Author Revives 'Birther' Theory in Morristown
Controversial political commentator Jerome Corsi speaks to capacity crowd
If you think the controversy over President Obama’s birth certificate is old news, think again.
“The mainstream media has not given this fair treatment,” said political commentator, author and Denville resident Jerome Corsi, who spoke to a supportive, standing-room-only crowd Tuesday evening at the Morristown Masonic Lodge. “But this is not going away. … We really don’t know who our president is.”
Corsi, who holds a doctorate degree in political science from Harvard University, has written several books that many critics dismiss as conspiracy theory riddled with inaccuracies. His influence among conservatives and Tea Party faithful, though, is strong enough that two of his books have landed on the New York Times’ best-seller List.
As an author, he gained national attention with the 2004 publication of “Unfit to Command: Swift Boat Veterans Speak Out Against John Kerry,” which questioned the war record and subsequent anti-war activism of the former Democratic presidential candidate. In 2008, he published “The Obama Nation,” which painted Barak Obama as a radical leftist with strong ties to Islam. Both books were best-sellers, with the latter hitting the No. 1 position of the Times’ hardcover nonfiction list.
Tuesday in Morristown, he embraced the so-called “birther” movement that theorizes Obama was not born in the United States and is therefore not eligible for the office of president. Prior to his hour-long presentation in the second-floor meeting room of the lodge, Corsi did a brisk business in the lobby, selling and signing copies of his 2011 book, “Where’s the Birth Certificate?”
The capacity crowd of about 250 people included several prominent Morris County Republicans, including Morris County Sheriff Edward Rochford, Assemblyman Anthony M. Bucco, Freeholder Thomas J. Mastrangelo, Morris Township Committeeman and former Mayor Scott Rosenbush and Morris County Republican Committee Chairman John Sette.
“I don’t do many local events, I like to stay out of local politics, but we did one not too long ago and the interest was great,” Corsi said.
According to the organizers, Corsi’s appearance last year at a Randolph Republican drew such a positive reaction that they looked for a larger venue in the area to meet the demand.
“We’ve been using the lodge as a meeting place for various grass-roots events and it seemed ideal for this,” said Billy Baer of Harding Township, who helped to organize the event with Randolph Resident Dan Haggerty. Baer and Haggerty cohost the radio program “Patriot’s Watch” on WNJC AM, which serves the Philadelphia area. Haggerty described his show as sympathetic to libertarian and conservative viewpoints.
Baer added the lodge was not a sponsor or affiliated with the event and the volunteers staffing the event, including members of the Americans for Liberty, had to pay for rent, equipment and the free hot buffet served before Corsi’s talk.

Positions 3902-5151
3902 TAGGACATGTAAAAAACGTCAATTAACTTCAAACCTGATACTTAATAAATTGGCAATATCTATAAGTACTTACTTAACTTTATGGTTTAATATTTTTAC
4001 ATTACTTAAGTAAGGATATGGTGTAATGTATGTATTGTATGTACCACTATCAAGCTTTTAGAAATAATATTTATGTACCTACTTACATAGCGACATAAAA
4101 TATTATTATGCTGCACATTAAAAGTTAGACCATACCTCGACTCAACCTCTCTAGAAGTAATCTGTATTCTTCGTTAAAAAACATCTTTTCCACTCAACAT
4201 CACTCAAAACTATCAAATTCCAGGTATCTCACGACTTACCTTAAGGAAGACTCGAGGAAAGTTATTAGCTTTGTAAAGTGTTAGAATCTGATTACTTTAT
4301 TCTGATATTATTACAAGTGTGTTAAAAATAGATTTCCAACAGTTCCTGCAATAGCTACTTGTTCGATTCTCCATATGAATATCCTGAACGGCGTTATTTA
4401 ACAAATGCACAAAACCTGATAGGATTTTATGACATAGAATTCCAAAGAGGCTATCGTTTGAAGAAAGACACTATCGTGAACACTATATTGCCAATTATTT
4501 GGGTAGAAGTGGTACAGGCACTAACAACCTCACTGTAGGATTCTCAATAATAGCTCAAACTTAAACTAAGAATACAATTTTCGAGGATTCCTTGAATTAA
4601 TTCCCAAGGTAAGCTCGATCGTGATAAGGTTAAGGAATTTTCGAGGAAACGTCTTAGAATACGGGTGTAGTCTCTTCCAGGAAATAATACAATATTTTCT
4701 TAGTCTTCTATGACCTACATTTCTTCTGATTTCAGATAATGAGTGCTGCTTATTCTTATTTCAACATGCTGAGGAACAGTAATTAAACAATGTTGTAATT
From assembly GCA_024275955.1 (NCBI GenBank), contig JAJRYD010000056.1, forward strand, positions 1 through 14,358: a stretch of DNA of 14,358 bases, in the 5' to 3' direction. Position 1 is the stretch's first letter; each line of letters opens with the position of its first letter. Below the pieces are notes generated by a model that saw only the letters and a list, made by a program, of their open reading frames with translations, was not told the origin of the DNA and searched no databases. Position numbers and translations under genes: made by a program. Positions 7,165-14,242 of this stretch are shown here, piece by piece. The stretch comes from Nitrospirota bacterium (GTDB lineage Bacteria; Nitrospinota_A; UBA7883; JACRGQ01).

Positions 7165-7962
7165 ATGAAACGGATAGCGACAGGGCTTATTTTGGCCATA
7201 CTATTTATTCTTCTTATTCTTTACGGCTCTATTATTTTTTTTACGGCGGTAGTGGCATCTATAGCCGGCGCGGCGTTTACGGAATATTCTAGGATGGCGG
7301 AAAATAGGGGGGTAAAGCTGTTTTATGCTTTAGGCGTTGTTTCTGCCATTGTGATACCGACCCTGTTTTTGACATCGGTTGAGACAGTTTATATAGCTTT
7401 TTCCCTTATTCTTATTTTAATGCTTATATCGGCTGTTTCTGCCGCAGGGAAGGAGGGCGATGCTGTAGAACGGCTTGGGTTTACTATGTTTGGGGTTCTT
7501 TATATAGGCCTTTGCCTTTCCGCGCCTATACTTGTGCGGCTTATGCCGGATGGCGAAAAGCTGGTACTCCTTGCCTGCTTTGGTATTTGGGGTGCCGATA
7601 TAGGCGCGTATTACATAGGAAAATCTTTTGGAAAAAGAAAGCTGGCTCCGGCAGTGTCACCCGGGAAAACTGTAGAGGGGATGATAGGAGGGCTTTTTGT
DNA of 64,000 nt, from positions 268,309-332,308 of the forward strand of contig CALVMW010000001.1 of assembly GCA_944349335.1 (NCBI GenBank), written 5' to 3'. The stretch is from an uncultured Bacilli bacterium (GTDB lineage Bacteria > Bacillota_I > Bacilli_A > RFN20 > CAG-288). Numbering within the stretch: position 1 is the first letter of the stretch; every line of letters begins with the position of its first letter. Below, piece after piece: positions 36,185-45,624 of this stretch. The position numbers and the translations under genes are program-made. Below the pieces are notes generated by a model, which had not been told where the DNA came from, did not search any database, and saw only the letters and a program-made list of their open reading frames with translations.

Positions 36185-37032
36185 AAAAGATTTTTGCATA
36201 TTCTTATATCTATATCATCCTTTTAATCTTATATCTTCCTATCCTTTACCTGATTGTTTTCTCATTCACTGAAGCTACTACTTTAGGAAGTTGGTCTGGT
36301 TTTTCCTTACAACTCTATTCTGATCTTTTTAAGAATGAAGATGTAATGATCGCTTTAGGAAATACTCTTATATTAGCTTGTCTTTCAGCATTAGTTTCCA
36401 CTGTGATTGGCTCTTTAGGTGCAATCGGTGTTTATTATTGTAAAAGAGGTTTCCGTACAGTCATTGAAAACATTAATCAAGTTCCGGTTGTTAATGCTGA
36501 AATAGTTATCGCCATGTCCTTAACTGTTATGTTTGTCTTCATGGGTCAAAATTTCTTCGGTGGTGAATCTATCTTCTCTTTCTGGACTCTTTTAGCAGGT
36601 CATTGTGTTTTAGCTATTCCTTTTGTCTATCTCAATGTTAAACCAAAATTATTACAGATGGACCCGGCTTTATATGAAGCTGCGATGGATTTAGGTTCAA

There was no charge to attend the event and Corsi was not paid for his participation, Haggerty said.
“We set the limit at 250 and it filled right up,” Baer said. “I think you’ll find that there are a lot of registered Republicans and conservatives here, but this is not a political issue. It is a constitutional issue and there is serious doubt about Obama’s eligibility to serve as president. I know for a fact there are some Democrats and independents here, and probably a lot of Tea Party members as well.”
Gordon Crawford, who attended the event with his wife, Cindy, said he was a registered Republican “but I’m really more of an independent.”
“I’m here because I believe in being as well-educated as possible when it comes to elections. That was the problem in 2008 and if we’re not careful, it’s going to be a problem in 2012,” Crawford said.
Crawford said he voted for John McCain in 2008, but only after reading “both of Obama’s books first.”
“More than anything, I’m an American and I want what’s best for the country,” he said.
“I am a friend of Jerome Corsi and his wife,” Rochford said. “The first time I met him I was very impressed. I was there when he spoke to the Randolph Republican Club, and he brought the house down. So Dan, myself and John Sette said let’s open this to a bigger audience. I’m very interested to hear what he has to say tonight.”
Drawing on research from “Where’s the Birth Certificate?” and using a MacBook to display documents on a screen, Corsi charmed the crowd with his calm, professorial rhetoric and jokes while pointing out the portions of Obama’s birth certificate and selective service papers that he claimed were proof that the documents were forged. He used Abode Illustrator software to separate the layers of the birth certificate and zoomed in on what he described as inconsistencies that prove the documents “were forgeries, in fact, bad forgeries.”
Several of his observations were greeted with spirited applause, including one prediction that, as his he said his investigation revealed new facts, that “Obama may not be the Democratic Candidate in 2012.”
“The noose is tightening for Obama,” he said.
Following his presentation, Corsi took several questions from the audience, including several people who identified themselves as members of local Tea Party organizations, including one who referred to Corsi as “a true American hero.”